Disaster, crisis, whatever. It needs urgent attention – but does Ardern understand this?


Ardern on ‘affordable housing’

Jacinda Ardern has been interviewed by Guyon Espiner on RNZ’s Morning Report on so-called affordable housing.

“This is still a price point significantly lower than what people are paying at market rates,” tells . The govt has raised its ‘affordable’ AKL price point from $600k to $650k.

Is $650,000 ‘affordable’ for an Auckland house? “For too many people it won’t be”.

“This is still a price point significantly lower than what people are paying at market rates.

“I would rather try than do nothing at all.” discusses what is ‘affordable’ for a house in AKL.

“We’re still doing policy work [on immigration fixes]. Making sure we have best export education system we can,” & also other changes in ensuring tests meet labour needs.

They keep missing what i think is an important point.

In the past most first home buyers started with older cheaper houses. Some people then go on to build new houses.

I’ve (part) owned seven houses and none of them have been new. I bought what i could afford at the time (sometimes barely afford). I don’t feel deprived.

Twyford under pressure on Kiwibuild policy of straw

Labour campaigned on a bold policy to build 100,000 new ‘affordable’ houses in ten years. Phil Twyford was prominent in promoting the policy and slamming the then National led government for it’s poor record on housing.

But Twyford has hit some speed bumps, with chimneys falling off Labour’s grand plans.

Twyford has been found wanting on detail over affordability and pricing of Kiwibuild houses, and it now seems that the Government won’t necessarily build all those houses promised – they will buy from existing housing stock, developments and off plans.  This may allow them to claim numbers, but it will reduce privately built and owned houses.

There has always been questions about how affordable Kiwibuild houses might be. How does half a million dollars for a one bedroom apartment  sound?

NZH: Larger Kiwibuild homes will cost $50k more than promised during election campaign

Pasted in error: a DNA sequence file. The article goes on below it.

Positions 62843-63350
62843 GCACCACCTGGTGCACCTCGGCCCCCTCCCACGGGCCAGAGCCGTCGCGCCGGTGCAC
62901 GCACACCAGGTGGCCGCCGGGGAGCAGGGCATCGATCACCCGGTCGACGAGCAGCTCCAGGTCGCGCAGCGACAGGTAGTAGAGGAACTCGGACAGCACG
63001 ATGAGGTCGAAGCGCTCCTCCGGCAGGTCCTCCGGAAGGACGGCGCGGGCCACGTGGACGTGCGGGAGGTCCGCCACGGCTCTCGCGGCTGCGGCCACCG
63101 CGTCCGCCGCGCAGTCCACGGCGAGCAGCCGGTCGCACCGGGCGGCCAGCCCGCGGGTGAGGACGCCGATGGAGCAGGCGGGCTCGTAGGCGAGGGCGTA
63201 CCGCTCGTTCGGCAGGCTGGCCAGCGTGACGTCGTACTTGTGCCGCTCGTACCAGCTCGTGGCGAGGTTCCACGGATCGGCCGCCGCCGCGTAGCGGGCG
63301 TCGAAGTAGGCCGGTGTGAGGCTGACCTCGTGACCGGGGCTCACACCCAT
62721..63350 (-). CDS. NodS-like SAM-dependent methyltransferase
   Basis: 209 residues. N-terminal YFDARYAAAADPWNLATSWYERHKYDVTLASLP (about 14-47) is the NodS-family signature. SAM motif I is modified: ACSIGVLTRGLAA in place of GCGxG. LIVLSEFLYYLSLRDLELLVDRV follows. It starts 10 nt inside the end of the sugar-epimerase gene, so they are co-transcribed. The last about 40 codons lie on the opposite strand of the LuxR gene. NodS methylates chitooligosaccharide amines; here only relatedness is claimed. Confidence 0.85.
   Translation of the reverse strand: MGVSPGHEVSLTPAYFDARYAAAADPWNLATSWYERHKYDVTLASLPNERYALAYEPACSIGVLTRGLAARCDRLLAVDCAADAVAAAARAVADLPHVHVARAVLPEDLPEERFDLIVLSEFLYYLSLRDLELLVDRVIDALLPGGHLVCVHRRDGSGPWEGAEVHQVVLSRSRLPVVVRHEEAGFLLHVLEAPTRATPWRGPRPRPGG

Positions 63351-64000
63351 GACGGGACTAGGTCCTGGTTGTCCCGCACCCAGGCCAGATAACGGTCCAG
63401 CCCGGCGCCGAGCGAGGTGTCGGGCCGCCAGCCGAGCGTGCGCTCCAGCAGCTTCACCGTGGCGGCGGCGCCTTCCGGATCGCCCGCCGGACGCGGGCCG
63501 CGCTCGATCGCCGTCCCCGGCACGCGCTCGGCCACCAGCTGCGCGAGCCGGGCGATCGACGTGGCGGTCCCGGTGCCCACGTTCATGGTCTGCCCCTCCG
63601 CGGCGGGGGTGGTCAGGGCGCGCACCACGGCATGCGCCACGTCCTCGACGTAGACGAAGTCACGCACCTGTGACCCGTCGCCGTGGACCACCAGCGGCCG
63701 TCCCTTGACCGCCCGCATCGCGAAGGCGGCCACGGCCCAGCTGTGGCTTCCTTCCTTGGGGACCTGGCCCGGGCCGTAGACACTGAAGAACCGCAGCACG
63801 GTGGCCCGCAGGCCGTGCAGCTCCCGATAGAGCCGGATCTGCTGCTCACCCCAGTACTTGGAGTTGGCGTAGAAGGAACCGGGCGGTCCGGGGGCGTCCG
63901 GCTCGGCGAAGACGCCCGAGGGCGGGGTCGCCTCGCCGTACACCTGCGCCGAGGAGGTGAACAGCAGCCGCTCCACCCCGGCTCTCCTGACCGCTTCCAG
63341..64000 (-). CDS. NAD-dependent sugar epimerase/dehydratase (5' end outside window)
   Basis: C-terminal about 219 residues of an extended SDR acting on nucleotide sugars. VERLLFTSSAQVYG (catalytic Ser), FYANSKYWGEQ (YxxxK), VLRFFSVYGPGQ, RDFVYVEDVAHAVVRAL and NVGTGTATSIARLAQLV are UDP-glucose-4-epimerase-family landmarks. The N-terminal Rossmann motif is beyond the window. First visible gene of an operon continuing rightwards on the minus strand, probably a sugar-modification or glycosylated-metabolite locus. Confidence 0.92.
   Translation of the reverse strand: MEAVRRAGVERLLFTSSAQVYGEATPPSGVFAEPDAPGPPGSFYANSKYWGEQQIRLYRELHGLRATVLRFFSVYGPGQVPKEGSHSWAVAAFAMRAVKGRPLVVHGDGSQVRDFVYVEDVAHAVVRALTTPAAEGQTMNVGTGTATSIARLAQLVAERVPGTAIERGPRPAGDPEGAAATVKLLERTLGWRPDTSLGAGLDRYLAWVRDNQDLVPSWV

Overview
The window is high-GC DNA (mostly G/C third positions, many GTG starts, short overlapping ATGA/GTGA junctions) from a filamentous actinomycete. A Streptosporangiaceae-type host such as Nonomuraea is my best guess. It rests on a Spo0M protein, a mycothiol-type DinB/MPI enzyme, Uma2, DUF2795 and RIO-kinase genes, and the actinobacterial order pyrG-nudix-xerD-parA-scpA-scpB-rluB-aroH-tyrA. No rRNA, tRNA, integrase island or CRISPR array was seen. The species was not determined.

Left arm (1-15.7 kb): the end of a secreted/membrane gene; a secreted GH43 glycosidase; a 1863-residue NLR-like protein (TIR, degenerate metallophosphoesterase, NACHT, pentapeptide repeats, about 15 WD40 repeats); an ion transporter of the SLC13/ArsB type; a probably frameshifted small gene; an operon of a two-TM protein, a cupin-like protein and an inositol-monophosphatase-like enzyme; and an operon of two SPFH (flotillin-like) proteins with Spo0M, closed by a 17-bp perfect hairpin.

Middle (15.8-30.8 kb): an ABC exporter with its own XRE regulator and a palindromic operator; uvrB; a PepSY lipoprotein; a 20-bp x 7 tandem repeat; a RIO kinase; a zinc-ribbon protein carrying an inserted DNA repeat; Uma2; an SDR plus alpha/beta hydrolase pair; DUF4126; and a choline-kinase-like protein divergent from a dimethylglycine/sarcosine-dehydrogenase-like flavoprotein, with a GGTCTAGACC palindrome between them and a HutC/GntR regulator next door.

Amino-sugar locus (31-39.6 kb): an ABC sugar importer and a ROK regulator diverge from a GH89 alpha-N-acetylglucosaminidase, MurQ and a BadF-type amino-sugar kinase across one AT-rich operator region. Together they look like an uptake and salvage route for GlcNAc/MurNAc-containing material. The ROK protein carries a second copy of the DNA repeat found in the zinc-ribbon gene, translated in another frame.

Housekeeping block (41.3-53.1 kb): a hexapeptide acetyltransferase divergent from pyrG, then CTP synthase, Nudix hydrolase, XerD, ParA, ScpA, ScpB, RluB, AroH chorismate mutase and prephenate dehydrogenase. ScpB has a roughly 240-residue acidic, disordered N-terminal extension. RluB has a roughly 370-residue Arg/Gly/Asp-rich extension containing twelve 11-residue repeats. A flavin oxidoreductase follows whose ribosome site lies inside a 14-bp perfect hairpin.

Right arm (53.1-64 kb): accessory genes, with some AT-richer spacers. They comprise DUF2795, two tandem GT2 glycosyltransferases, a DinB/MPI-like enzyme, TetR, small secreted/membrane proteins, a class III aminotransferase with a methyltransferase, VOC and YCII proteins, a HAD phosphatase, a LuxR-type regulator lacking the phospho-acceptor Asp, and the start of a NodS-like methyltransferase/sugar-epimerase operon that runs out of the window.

The Government has hiked the price of larger houses in its flagship building programme by $50,000.

Labour’s election promise to build 100,000 affordable houses in 10 years included prices of between $500,000 and $600,000 for standalone homes and a cap of $500,000 for apartments.

Tender documents sent out to developers on Tuesday show that new homes built under the Kiwibuild programme would now be priced according to how many bedrooms they had.

One-bedroom properties would be sold for $500,000, two-bedroom for $600,000 and three-bedroom for $650,000.

That meant the larger houses were $50,000 more than Labour promised during the election.

A spokeswoman for Twyford said that was because the modelling on the prices had been done two years ago and had now been updated.

Will prices be updates again when the houses are actually built?

Newshub: Housing Minister apologises for ‘confusion’ on price of KiwiBuild homes

Housing Minister Phil Twyford has apologised for a mistake he made about the price of a KiwiBuild home.

On Friday morning on The AM Show, Mr Twyford said the price of a one-bedroom Kiwibuild home would be $550,000.

Mr Twyford now admits he was wrong.

“I misspoke this morning when discussing the KiwiBuild price points. I apologise for any confusion caused,” he said in a statement to Newshub.

“Yeah, it’s gone up slightly. We did the original modelling for those price points two years ago, and under Judith’s [Collins, National housing spokeswoman] Government’s policies, build costs are rampant,” Mr Twyford told The AM Show.


And KiwiBuild seems to have also become KiwiBeg and KiwiBuy.

The Government has also been under fire from the Opposition over its plans to buy homes currently under development in order to reach its ambitious KiwiBuild targets. Documentation on the scheme now says it “aims to facilitate the delivery of 100,000 affordable dwellings”, rather than just build.

“By underwriting or buying affordable KiwiBuild homes off the plan, what we do is we de-risk and speed up developments that otherwise might not take place at all.”

It is also likely to take over private developments, simply moving numbers from private to public and not increasing housing stock as much as promised.

Duncan Garner calls it “a total hoax”r: If Twyford can’t Phil us in on KiwiBuy/Build, who can?